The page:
Calls by UKIP to send students out into agriculture to cut immigration have been criticised at the annual meeting of the South West Chicken Association.
UKIP immigration spokesman John Bickley said this week that the party wants to encourage more British students to work in the fields as part of moves to reduce net migration to zero.
Mr Bickley said the UK needed to “use up the human capital that exists in this country” before “attracting as many people as makes sense” from other countries to work in the industry.
But Justin Urquhart-Stewart, director and co-founder of Seven Investment Management, said the UK needed to have migration, particularly as the UK unemployment rate was virtually zero.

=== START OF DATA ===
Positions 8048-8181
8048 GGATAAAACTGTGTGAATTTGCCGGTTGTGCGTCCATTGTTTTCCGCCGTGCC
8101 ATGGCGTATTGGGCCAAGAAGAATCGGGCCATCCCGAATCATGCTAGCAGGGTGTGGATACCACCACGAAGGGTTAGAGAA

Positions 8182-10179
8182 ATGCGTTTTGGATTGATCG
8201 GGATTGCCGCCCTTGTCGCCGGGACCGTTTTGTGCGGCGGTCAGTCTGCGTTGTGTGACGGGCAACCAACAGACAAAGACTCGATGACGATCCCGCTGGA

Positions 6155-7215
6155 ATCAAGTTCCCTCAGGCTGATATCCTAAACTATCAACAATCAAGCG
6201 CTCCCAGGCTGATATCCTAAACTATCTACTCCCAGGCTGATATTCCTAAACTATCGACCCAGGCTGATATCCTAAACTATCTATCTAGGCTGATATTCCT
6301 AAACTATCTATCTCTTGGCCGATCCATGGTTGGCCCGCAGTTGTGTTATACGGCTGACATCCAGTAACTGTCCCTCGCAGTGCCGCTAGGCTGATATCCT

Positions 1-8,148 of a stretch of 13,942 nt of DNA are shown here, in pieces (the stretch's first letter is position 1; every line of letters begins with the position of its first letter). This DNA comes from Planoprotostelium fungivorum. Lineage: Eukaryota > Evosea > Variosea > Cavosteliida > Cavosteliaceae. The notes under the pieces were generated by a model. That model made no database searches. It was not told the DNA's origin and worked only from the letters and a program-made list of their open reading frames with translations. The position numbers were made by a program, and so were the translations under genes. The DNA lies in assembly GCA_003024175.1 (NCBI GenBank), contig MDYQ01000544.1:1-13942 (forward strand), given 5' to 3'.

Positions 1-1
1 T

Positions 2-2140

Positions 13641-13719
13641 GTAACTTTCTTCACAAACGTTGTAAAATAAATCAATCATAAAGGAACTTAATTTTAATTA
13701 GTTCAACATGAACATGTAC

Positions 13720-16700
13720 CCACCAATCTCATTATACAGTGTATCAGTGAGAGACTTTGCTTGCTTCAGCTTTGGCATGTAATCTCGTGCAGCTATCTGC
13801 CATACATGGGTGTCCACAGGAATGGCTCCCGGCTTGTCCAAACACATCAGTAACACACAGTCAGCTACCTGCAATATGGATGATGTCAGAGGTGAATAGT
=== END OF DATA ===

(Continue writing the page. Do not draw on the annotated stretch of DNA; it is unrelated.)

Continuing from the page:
Responding to concerns raised by conference delegates, Mr Urquhart-Stewart said the UK needed student migrants, overseas temporary workers to work in the agricultural sector, skilled technical migrants to work in engineering and even Indian chefs for the restaurant sector.
Commenting on prospects of a hard Brexit, he said it was potentially very dangerous to the UK economy: “The EU is the UK’s largest trading partner and economically we need to have that trade, particularly in the financial service sector which is the UK’s largest export and is very profitable.
“Brexit needs to be as soft as we can make it,” he added.
He suggested that Brexit was already having an impact on inward investment in the UK, which totalled £1 trillion in 2015.
“There is evidence showing that inward investment dropped off in the second half of last year with US banks considering moves to somewhere else.
“Inward investment will remain under strain unless we get a clear picture of what Brexit will mean,” he added.